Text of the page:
HRB Policy on Bullying and/or Harassment of Participants in HRB-funded Research

Policy Statement

The Health Research Board (HRB) believes that everyone involved in HRB-funded activities should be able to work in an environment where everyone is treated, and treats others, fairly and with respect. It considers bullying and harassment of any kind, in any context, to be unacceptable. Bullying and/or harassment can have devastating effects on the health, confidence, morale and performance of those subjected to them. Bullying and harassment may also have a damaging impact on employees not directly subjected to inappropriate behaviour but who witness it or have knowledge of it.

This policy forms part of our grant terms and conditions and should be considered alongside our policies on good research practice and research misconduct.

1.   Definitions

Bullying is defined by the Task Force on Prevention of Workplace Bullying[1] as any repeated inappropriate behaviour, direct or indirect – whether verbal, physical or otherwise – conducted by one or more persons against another or others at the place of work or in the course of employment, which could reasonability be regarded as undermining the individual’s right to dignity at work. 

Harassment as defined in the Equality Act 2004[2] provides further clarification of the term ‘dignity” as any behaviour and conduct that fails to consider that person and creates an intimidating, hostile, degrading, humiliating or offensive environment for the person.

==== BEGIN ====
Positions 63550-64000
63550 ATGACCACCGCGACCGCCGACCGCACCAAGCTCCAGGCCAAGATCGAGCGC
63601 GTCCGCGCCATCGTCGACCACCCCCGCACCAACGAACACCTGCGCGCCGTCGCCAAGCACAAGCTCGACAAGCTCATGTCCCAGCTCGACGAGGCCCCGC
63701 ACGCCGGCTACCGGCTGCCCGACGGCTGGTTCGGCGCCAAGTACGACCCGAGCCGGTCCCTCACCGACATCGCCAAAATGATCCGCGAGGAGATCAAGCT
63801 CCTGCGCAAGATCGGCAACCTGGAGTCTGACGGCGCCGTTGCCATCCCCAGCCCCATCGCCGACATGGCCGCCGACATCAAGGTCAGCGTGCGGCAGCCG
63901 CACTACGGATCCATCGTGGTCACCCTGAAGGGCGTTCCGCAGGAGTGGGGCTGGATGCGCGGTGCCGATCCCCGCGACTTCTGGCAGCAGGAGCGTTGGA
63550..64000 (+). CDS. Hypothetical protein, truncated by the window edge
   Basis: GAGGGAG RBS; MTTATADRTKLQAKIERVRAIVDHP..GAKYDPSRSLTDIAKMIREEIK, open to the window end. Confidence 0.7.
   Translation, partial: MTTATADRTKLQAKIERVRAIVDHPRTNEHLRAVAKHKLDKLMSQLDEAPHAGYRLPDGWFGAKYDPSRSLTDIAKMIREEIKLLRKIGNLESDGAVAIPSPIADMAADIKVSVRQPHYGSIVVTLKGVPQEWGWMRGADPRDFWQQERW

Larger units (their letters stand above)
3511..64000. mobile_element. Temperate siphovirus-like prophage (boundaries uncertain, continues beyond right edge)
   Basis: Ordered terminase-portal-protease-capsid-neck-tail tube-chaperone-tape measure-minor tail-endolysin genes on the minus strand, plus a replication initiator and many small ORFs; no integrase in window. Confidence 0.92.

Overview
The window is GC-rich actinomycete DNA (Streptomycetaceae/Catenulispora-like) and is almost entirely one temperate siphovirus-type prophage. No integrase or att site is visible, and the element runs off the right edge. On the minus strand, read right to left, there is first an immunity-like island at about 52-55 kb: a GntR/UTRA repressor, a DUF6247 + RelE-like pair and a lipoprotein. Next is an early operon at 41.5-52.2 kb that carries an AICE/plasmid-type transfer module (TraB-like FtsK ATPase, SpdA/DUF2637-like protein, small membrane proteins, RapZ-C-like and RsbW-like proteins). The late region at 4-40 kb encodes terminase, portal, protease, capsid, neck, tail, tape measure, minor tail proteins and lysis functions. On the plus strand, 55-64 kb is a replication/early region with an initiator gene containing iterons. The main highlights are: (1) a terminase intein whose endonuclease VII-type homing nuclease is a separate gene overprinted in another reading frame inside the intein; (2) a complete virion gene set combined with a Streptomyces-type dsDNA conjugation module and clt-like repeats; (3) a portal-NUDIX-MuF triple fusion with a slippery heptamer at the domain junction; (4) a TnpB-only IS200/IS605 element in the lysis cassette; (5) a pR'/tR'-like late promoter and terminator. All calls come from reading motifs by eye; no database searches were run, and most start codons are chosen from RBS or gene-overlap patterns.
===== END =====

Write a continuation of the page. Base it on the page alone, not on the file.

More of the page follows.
1. Responsibilities of participants in HRB-funded research

We expect all participants involved in HRB funding to treat each other with dignity and respect. This policy applies to all participants in HRB-funded research, including but not limited to:

  • Lead applicants (Principal Investigators)
  • Co-applicants/Co-investigators
  • Collaborators/Co-funding partners
  • Mentors, and supervisors
  • Staff members employed on the award
  • Third parties providing goods or services for the award
  • Advisory Board/Steering Committee members

Where a participant in HRB-funded research wishes to make an allegation of bullying and/or harassments against another participant in HRB-funded research, we expect the complainant(s) to use the policies and processes in place in the relevant Host Institutions. The HRB should not be approached with allegations. 

3.   Responsibilities of HRB host institutions

In line with the HRB Terms and Conditions of funding, it is the responsibility of HRB host institution to:

1.   Have a Bullying and Harassment Policy in place that clearly sets out:

  • the standards of behaviour it expects from all staff, students, and contractors
  • their procedure for responding to complaints
  • a clear point of contact for receiving complaints

The policy should be available to all staff and should be easily located on the website of the host institution.

2.   Ensure that there is an equivalent policy in place at any sub-awardee organisation, if relevant.

3.   Respond promptly and in confidence to allegations of bulling and/or harassment. Allegations should be investigated in an impartial, fair and timely manner.

4.   Take appropriate actions where an allegation is upheld.

5.   As per the HRB Grant Terms and Conditions, alert the HRB Director of Research Strategy and Funding (BandHpolicy@hrb.ie) about any allegation of bullying and/or harassment against a participant in HRB-funded research that is upheld. This should only happen once the full internal investigative process is complete, including any appeal.